If my wife and I were back in the States, there would probably still be boxes of beer arriving on our doorstep every morning and afternoon, like alcoholic clockwork. In Bluefields (on the less-traveled Caribbean side of Nicaragua), you will never get packages at home (theyíll be waiting for you at the post office, should they accidentally arrive at all) and any packages on your porch are probably something you shouldnít open, especially if they slosh around. In other words, forget everything you know about New Glarus, Lost Abbey, Hair of the Dog, Alesmith, Pizza Port, sour ales and lambic.
Even the tears on your pillow, youíll notice, taste worse here.
But there are some slight condolences, thankfully the largest of which is not the fact that ToŮa is, after some careful and independently validated studies, the best cerveza available this side of Managua. God help us. Itís fresher and labeled differently than the U.S. import version, itís one of the two major imbibing staples in Bluefields (the other being 375mL bottles of light FdC, served simply with ice and lime), and itís also as cheap or cheaper (13-20 cords, $0.65-1) than your other options: Victoria, Victoria Frost (shiver), Premium (it isnít), Brava Beats (huh?), and the imported monstrosities of Heineken and Smirnoff Ice, which are twice as expensive as the locals. There is, legend has it, a single Irish pub back in Managua serving Guinness at inflated prices, and you will contemplate daytrips.
Youíll see passion fruit as a fermentable. Youíll consider purchasing that bottle of Nica moonshine (in a used soda bottle) youíve been eyeing up.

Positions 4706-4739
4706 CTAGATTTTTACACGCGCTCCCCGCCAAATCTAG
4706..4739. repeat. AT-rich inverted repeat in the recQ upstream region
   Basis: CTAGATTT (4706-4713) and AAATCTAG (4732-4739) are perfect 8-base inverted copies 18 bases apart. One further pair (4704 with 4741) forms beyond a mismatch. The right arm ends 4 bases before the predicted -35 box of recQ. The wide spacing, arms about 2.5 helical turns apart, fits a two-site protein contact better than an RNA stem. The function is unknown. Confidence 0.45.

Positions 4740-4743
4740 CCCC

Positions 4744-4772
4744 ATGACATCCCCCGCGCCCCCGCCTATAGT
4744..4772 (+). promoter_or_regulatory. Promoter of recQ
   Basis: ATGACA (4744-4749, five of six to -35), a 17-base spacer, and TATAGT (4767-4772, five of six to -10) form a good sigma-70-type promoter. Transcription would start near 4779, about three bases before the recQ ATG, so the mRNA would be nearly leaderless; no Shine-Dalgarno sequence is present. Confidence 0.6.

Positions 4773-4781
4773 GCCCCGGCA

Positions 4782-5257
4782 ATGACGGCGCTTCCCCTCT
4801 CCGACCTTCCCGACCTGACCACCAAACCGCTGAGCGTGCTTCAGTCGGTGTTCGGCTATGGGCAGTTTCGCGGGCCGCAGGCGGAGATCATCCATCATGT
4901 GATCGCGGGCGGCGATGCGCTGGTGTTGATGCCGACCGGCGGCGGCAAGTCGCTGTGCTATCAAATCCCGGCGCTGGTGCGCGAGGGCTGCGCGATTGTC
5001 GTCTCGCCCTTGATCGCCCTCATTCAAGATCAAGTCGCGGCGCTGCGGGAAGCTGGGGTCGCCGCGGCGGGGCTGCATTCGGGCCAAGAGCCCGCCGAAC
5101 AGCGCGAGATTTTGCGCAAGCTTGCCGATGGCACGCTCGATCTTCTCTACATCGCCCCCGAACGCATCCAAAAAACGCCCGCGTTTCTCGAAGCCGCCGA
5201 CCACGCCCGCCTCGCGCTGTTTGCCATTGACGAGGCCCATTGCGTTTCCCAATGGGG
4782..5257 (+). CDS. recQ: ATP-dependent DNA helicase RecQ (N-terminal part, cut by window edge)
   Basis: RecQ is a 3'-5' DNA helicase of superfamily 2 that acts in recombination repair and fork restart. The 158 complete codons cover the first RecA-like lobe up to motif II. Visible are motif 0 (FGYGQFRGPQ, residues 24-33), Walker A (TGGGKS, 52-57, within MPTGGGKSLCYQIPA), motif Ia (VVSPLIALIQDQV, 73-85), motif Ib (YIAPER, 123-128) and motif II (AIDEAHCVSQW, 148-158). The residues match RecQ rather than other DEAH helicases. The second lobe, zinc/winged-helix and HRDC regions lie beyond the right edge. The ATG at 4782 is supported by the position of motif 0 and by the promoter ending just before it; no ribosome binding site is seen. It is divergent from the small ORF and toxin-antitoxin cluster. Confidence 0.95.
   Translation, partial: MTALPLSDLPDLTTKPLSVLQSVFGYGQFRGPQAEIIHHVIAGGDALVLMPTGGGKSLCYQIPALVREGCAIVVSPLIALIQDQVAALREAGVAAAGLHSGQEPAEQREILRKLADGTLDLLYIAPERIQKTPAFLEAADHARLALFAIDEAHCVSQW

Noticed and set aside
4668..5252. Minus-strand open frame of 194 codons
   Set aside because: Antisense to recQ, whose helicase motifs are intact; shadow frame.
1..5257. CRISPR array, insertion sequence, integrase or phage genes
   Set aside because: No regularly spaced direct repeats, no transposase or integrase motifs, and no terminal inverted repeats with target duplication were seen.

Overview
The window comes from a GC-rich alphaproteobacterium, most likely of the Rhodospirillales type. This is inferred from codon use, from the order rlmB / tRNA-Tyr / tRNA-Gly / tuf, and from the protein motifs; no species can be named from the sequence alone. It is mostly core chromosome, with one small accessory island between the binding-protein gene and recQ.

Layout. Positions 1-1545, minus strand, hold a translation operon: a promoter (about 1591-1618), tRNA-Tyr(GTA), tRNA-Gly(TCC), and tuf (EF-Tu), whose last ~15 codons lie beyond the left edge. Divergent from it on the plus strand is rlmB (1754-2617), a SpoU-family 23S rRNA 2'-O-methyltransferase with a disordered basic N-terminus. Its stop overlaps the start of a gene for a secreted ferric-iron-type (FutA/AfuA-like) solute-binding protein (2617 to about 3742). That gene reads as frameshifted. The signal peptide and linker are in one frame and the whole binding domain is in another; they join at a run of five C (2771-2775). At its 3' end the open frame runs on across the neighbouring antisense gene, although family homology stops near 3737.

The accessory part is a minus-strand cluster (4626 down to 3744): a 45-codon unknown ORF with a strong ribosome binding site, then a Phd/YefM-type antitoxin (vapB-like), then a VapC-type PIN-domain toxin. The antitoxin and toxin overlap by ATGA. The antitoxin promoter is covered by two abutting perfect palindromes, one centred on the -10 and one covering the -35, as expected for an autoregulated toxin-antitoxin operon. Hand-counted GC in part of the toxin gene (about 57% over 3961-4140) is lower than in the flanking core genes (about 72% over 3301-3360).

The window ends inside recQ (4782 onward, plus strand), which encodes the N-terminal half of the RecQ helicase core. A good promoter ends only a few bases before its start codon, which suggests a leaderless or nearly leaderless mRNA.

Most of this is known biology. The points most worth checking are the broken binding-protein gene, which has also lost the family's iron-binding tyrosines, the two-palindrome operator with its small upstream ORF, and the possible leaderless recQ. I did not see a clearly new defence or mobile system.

But!, there is goodness to be found. Even the worst rums here, CaŮita and Plata, are suitable for shots and defusing with large quantities of citrus. At 22-30 cords ($1.10-1.50) for a half-bottle, youíll be a cheap date. There are, if you look hard enough and have money, a few of those most ubiquitous liquors here: Beefeater and Tanqueray (but rarely tonic), Cuervo, Baileys, low-end Johnny Walker, Jack, etc., at shot prices of about 50 cords ($2.50) apiece. Poor generics range from white wine to cognac.
What you really want, however, what you honestly and truly and at the very core of your two-thirds-liquid existence hope for, is the sweet sweet Flor de CaŮa. The cheapest full bottles of blanco (aged 4 years, available regular and extra dry) will set you back about 100 cords downtown ($5). The regular blanco and a 7-year old dark version are available almost everywhere, similarly priced. Youíll find dusty bottles of versions youíve never heard of as you shop downtown. Remember to bring an empty with you, unlike one forgetful gringo couple, or youíll end up paying a bottle deposit each time.
Weíve been everywhere for the most part (every club, which doesnít take long in Bluefields, bars on hills, bars in pulperias, bars on rooftops), and the best place to drink is also the most misplaced. Say hello to the gentleman manning the door (seriously, say hello, that isnīt a toy gun). Oasis Casino, near the municipal wharf, is basically the only place around here youíll ever even see the Flor de CaŮa 21 ($5) or, for that thrifty-but-elegant Caribbean drug smuggler in your life, the 18 ($2.50), probably the best drink in town.